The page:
I am, by nature, a bargain skeptic. I do not seek out sales, markdowns, or low, low discounts. So I approached the City of Hope's Town Fair Bazaar with a doubtful attitude. Could it be worth a special trip downtown? Were there real bargains there--my definition of "real" being something I would need or want even if it weren't cheap.
I was seduced--converted--by a bottle of Vidal Sassoon Finishing Rinse. The same bottle that I regularly shell out $4.69 for was 75 cents here. This was definitely a real bargain. I could have snapped up a dozen and gone home happy.
The Town Fair Bazaar, a fund-raising project of the City of Hope, is held once a month on the second floor of a warehouse in the Little Tokyo area. It feels like shopping in a Goodwill store even though most of the merchandise is brand new. Departments are separated by raw wood and chicken-wire walls. Not an unnecessary nickel goes to overhead. It is worth the effort if you are prepared to stock up on things like toiletries, detergents, desk supplies. One bargain-priced tube of toothpaste is not enough to justify the trip.
All the merchandise has been donated, much of it by grocery chains and department stores. The boxes of 50 Tylenol caplets are $2; 6.4-ounce tubes of Crest, $1. All vitamins are $1 a bottle. Actifed syrup (4 ounces) is $1. The Actifed still bore a retail-store price tag of $4.29. Many items have been pulled from retail store shelves because the packaging is slightly damaged, others because of a short expiration date. But I saw hundreds of perfect packages and plenty of over-the-counter medicines with an expiration date of at least a year away.
Line Forms at Dawn
Town Fair regulars line up well before the 9 a.m. opening, some as early as dawn. They are let inside in small batches to prevent pandemonium and, each month, the stock is decimated. I was told to expect that all the Vidal Sassoon, Tylenol, Crest, etc. would be sold this month (but there would be plenty more donations for April). Shoppers take an empty cardboard box from a pile and fill it with their finds. Each department has its own cashier (cash and personal checks only).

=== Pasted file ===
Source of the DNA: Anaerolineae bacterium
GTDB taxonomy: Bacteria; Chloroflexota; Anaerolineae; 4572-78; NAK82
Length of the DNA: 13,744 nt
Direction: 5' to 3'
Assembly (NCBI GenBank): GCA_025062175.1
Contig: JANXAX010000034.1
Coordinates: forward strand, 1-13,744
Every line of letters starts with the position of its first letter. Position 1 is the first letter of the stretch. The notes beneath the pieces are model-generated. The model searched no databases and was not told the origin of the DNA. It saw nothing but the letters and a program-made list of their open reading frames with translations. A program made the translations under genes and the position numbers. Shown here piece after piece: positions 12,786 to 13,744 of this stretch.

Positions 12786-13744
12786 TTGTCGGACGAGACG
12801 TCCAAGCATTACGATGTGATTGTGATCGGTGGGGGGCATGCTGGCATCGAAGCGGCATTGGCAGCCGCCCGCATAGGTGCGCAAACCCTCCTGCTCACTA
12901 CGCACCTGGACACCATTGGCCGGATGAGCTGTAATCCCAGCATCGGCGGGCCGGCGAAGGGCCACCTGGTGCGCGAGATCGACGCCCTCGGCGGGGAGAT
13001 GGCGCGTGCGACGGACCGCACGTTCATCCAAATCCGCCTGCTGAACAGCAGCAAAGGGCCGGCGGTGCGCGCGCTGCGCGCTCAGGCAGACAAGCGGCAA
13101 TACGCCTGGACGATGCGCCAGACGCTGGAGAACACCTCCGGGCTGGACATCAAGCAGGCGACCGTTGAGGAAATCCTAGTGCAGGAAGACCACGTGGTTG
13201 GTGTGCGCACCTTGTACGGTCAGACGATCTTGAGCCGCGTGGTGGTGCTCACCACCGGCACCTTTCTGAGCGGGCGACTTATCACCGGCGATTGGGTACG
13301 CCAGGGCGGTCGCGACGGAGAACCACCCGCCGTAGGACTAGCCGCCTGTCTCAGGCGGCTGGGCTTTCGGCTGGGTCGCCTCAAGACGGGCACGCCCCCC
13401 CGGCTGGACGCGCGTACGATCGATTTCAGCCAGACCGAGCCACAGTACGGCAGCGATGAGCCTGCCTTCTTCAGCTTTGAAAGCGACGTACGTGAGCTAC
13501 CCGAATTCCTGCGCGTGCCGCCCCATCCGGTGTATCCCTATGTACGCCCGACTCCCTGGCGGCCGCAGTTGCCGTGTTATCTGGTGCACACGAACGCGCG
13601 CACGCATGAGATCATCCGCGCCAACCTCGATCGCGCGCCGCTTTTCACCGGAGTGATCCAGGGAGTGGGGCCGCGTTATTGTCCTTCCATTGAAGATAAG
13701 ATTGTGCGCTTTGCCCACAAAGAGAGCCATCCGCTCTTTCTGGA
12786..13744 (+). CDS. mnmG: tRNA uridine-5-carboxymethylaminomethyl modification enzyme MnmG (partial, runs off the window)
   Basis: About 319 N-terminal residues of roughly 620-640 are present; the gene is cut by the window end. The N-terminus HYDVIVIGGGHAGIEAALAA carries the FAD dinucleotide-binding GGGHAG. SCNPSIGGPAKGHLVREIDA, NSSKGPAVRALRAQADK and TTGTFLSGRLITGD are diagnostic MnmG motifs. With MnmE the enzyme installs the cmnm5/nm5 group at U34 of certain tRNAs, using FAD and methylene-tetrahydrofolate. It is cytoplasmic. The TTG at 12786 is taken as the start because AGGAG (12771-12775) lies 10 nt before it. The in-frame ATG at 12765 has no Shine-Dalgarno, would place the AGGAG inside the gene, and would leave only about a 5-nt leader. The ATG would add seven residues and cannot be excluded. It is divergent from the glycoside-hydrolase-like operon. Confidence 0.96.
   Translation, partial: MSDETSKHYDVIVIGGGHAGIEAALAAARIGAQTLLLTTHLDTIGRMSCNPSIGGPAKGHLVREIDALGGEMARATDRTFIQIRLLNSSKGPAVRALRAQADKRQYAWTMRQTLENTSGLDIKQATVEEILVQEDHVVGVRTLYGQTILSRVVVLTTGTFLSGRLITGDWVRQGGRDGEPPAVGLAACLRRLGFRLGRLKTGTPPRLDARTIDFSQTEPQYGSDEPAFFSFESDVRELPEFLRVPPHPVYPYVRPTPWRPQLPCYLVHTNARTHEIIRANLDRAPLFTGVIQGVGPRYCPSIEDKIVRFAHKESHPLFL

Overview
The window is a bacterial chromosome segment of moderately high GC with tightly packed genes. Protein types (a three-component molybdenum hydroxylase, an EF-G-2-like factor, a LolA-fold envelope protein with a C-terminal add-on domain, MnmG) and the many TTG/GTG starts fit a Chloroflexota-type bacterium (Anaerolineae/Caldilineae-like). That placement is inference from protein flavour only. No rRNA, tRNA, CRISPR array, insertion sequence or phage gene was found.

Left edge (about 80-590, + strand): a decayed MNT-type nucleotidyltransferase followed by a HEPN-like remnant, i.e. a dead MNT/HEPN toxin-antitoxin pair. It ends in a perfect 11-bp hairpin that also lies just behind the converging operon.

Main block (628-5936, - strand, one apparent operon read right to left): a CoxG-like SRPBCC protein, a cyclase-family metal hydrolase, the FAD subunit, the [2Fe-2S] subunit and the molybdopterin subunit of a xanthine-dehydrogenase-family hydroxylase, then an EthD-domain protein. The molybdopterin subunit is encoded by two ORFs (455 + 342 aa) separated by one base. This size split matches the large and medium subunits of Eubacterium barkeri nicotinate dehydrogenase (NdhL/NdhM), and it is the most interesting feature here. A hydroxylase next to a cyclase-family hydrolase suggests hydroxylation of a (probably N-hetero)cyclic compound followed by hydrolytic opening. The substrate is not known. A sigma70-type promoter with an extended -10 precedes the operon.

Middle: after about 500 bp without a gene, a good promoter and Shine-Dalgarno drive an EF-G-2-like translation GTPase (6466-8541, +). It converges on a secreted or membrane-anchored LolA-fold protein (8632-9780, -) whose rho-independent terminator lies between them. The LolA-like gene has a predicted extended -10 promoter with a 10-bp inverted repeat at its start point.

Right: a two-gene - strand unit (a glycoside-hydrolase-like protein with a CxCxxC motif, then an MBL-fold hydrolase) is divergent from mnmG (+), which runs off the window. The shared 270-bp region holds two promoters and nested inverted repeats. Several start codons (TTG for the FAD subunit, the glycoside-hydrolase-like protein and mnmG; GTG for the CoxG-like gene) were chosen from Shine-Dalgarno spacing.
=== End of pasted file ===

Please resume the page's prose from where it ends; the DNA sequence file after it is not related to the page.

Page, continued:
In the clothing departments, tables are piled high with distinctly non-couture items for men, women and children. But all the clothing is new except for the mink coats. Men's suede jackets were marked $25. Basic bras were marked $1 while gorgeous lacier ones (from a not-to-be-named Hollywood Boulevard lingerie shop) were $3.
Because appliances and small equipment are sold without warranty and usually without cartons, they are marked well below retail. Two dozen meat slicers were marked $5 each; Bobby Mac car seats, $15.
Then there are oddball offerings and one-of-a-kind things that not everyone will find a use for. Can anyone swoon for pastel ceramic tissue-box holders at any price? But the brand new, king-size down comforter covered in baby blue chintz is a bargain and for $50 just needs to find the right home. Paint in one- and five-gallon containers from a well-known paint company is $1 a gallon (whites slightly higher).
The stationery section seemed to come alive the more I poked around. Reams of paper, brightly colored stock suitable for flyers and such: $2. A box of 12 ballpoint pens: $1 (the box had 69 cents each printed on it); likewise for black felt pens: $2 per dozen for ones that retail for $1.49 each.
Like a Hardware Store
The hardware section, in the back corner, is a putterer's delight. It's like a large, messy hardware store, filled with everything from gold-plated towel racks to auto polish (40 cents).
The Town Fair Bazaar is held the second Saturday of every month. Every March, it expands to a three-day event (today, Sunday and next Saturday). In March only, the food section expands from a strictly canned and boxed food section to one with deli items. Dannon yogurts are 25 cents each. The 40-cent cans of artichoke hearts caught my eye. So did the box of aluminum foil (25 feet) at 40 cents, and Bernstein dressings at 40 cents. (Last month, the warehouse received a large donation of pates and pesto. Marked $1 each, they were passed up by customers in favor of the more familiar bargains in pork-and-beans. At the end of the day, all the shelves were bare except for the pate and pesto).
The Town Fair Bazaar is staffed by 200 volunteers, and all proceeds go to the City of Hope. Hours are 9 a.m. to 4 p.m. The warehouse is located at 317 S. Crocker St. Admission is 25 cents. Plenty of metered street parking is available. Information: (213) 626-0902.